Top 4 Marketing & Sales Tips for Lead Gen. in a Bad Economy

Managing your company’s lead flow is more important than ever. With the recent hit on the stock market, talks of a double dip recession and the increase in unemployment rates and corporate bankruptcies, companies are pushing harder to do more with less money and fewer bodies. Any chance of an organization staying afloat often comes from a combination of teamwork, leveraging technologies and getting back to basics with little to no budget.

In my years in Interactive Marketing, I’ve watched open-eyed at the pissing away of money during the dot-com boom through to the bust of employees relegated to being “chief cook and bottle washer.” The lessons I’ve learned in all cases is there are a few simple things you must keep in mind.

  • Lead Tracking & Metrics

Lead tracking is critical so you can spend your limited time and money efficiently.  The ability to extract accurate lead reporting, lead conversion, cost per leads and cost per acquisition is critical, especially in tough times.  A hosted CRM can help you standardize your lead flow from start to finish at as granular a level as you can track it. We track our marketing campaigns from keyword to customer win/loss and beyond.  In fact, rule number one should always be to capture the data.  You may never have time to get to it, but you can NEVER look at it if you don’t start capturing it. Sometimes the BEST campaigns fail because of problems downstream. With the right metrics in place, you can pinpoint where you have problems in the system and take actions to correct them and you’ll see changes in the sales forecast.

[Personal note: I capture some data that I only distill once every 6 months and find wild new trends to leverage or inspire me to create a new tool or campaign I wouldn’t have normally thought of. With other data, I bean count on a daily basis. All are important for me to get a full perspective of the “world around me”]

  • Getting Back to Basics

K.I.S.S. (“keep it simple and stupid”) is one of the most important perspectives I try to bring to my team. If you make it too complicated, how are the customers going to adopt it? Don’t take on more projects than you can handle or you’ll get none of them done. Don’t forget to revisit some of your already successful ideas and programs to see how they can be refined by reviewing your metrics. If it’s online marketing, remember to treat Google as a visitor too. Search Engine Optimization (SEO) done even at a basic level can get you a few more people in the door. Most of all, find ways of streamlining projects across your employee’s skill sets so you don’t create bottlenecks that prevent forward momentum in a way you’ll get the biggest bank for the buck. Often times, even in a tight economy, 80% out the door is better than a project that is perfect or can’t get itself started.

  • Leverage Your Customers and “The Wisdom of the Crowd”

Yeah, yeah – Social Media. Well, it’s everywhere, it does work, it doesn’t take much time and you’re probably using it already, so you may as well LEVERAGE it. Save development cycles by using simple survey tools to learn what your customers need from you next. Craft a blog speaking to areas you can help educate prospects or simply pose a question for them to leave comment giving you ideas and directions you never thought of before. Don’t forget to post them on your personal and corporate Twitter & Facebook accounts to gain even more exposure and responses. Search Twitter for people taking about you. Pay attention to them. Better yet, start conversations with them. It may change your marketing campaigns as sales process.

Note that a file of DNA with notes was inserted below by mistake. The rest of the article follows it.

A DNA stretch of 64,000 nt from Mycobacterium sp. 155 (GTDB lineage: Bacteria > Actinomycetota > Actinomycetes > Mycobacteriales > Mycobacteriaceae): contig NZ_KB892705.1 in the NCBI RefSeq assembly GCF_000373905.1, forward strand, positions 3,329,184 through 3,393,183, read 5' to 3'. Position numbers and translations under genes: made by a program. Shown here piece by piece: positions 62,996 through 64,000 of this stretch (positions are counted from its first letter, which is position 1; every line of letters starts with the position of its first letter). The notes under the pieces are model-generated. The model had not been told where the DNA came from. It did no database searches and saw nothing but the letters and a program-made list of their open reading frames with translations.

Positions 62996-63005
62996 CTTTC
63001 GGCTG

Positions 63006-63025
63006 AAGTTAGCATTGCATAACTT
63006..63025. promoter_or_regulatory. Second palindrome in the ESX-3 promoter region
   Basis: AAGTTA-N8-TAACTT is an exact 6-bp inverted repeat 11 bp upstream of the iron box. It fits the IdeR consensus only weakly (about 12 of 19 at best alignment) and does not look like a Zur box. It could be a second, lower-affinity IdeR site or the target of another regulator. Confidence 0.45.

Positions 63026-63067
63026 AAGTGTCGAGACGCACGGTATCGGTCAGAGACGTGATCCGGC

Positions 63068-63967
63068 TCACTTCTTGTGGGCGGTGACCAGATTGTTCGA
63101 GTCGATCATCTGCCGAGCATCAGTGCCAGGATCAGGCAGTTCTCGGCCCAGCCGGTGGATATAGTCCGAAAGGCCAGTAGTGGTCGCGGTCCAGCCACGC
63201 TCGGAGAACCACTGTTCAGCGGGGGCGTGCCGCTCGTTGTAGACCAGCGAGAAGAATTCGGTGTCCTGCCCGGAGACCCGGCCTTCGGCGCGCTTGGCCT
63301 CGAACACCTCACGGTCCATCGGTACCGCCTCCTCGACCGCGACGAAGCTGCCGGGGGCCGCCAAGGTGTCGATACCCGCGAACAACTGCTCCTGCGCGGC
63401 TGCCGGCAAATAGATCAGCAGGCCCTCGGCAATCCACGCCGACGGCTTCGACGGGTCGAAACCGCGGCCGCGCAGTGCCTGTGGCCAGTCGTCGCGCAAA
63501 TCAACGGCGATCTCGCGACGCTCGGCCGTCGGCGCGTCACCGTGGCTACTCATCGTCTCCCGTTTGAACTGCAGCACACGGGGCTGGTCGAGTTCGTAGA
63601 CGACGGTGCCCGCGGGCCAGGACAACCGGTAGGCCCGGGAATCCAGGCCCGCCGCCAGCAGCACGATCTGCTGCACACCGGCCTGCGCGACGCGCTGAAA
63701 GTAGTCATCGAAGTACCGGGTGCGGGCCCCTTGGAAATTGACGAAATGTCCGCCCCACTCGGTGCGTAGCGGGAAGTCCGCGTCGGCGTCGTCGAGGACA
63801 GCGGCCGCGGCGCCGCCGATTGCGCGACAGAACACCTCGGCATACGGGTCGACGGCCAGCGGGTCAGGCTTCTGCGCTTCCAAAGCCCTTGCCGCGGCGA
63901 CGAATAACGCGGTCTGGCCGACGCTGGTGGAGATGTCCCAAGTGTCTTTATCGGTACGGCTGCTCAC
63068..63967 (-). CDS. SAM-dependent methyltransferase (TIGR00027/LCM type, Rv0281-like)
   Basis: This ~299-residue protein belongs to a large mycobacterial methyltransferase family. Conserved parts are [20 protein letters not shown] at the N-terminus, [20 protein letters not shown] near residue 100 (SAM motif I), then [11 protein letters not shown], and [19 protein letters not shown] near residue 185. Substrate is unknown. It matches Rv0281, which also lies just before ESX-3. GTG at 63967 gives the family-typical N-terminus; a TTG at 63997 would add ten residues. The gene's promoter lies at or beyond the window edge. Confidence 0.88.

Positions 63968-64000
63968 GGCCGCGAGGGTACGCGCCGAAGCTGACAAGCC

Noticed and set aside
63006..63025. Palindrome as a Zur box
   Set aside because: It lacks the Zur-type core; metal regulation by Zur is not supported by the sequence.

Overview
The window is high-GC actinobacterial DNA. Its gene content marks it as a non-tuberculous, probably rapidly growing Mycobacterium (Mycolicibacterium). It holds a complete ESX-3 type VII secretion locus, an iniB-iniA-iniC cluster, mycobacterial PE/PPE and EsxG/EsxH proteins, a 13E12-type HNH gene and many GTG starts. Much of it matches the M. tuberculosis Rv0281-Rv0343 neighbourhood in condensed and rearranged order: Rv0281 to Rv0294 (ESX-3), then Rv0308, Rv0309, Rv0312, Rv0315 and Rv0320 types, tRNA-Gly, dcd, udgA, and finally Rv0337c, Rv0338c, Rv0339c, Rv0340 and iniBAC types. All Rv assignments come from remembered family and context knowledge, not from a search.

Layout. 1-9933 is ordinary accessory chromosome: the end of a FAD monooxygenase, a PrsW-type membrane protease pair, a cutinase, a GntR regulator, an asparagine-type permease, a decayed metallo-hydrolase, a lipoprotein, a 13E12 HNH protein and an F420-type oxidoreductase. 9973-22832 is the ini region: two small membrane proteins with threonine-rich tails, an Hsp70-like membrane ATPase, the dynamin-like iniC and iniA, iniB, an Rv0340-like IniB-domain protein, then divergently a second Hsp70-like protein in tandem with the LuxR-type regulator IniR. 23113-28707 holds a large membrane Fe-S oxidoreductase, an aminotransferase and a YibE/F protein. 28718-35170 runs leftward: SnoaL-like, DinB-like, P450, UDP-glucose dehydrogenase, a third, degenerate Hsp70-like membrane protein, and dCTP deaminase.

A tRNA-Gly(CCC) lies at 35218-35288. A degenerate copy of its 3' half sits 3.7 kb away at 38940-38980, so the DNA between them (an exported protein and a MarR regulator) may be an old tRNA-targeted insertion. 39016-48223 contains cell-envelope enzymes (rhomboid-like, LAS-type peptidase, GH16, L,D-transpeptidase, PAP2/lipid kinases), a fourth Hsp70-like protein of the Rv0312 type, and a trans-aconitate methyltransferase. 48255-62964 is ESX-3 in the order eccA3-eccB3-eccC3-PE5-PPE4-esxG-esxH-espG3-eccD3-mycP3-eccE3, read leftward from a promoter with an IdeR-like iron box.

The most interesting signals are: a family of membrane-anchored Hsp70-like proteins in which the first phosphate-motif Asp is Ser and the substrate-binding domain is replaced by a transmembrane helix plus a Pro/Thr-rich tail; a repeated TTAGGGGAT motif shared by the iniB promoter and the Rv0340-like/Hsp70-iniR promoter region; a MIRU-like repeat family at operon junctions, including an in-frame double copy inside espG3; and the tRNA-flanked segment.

• Work Together as a TEAM

Teams come in all shapes in sizes. They are sometimes broken into departments dependent on each other, but at the end of the day, you’re a TEAM. Each player on the team has skills and a set of responsibilities they should all be working to “move the ball forward” together. Don’t forget YOU are a part of THEY. With the economy, angry customers and your competition, there are enough exterior forces you need to find a quick, even balance to trusting that those around you know what they are doing – and are actually doing it. Moreover, you also need to keep your ears open for positive criticisms on how you might be able to improve your responsibilities as well (Focus on POSITIVE).

Don’t forget, the prospects that come to your door everyday are also a part of YOUR TEAM. They have either stumbled across one of your campaigns or heard of you through the “social” grapevine. They see themselves in what you have to offer. They have hopes and beliefs that your organization is willing and able to provide them the ability to improve their situation. Help them any way you can, and learn from them – they may have ways to utilize your services in ways that you’ve never thought of – ways that may allow you to expand your market and reach your goals.

If you’ve been in this business long enough, you’ve learned one important thing: those who do not learn from history are doomed to repeat it. We live in a cyclical economy and while the money comes and goes and the technology doubles every six months, not losing sight of some of the fundamentals will help prevent you from having to recreate the wheel during that turmoil. A lot of what we do in technology is little different to what the owner of your little general store does on a daily basis to grow and sustain his business. Keep the customer first, give them what they want, and you’re doors will always be open.

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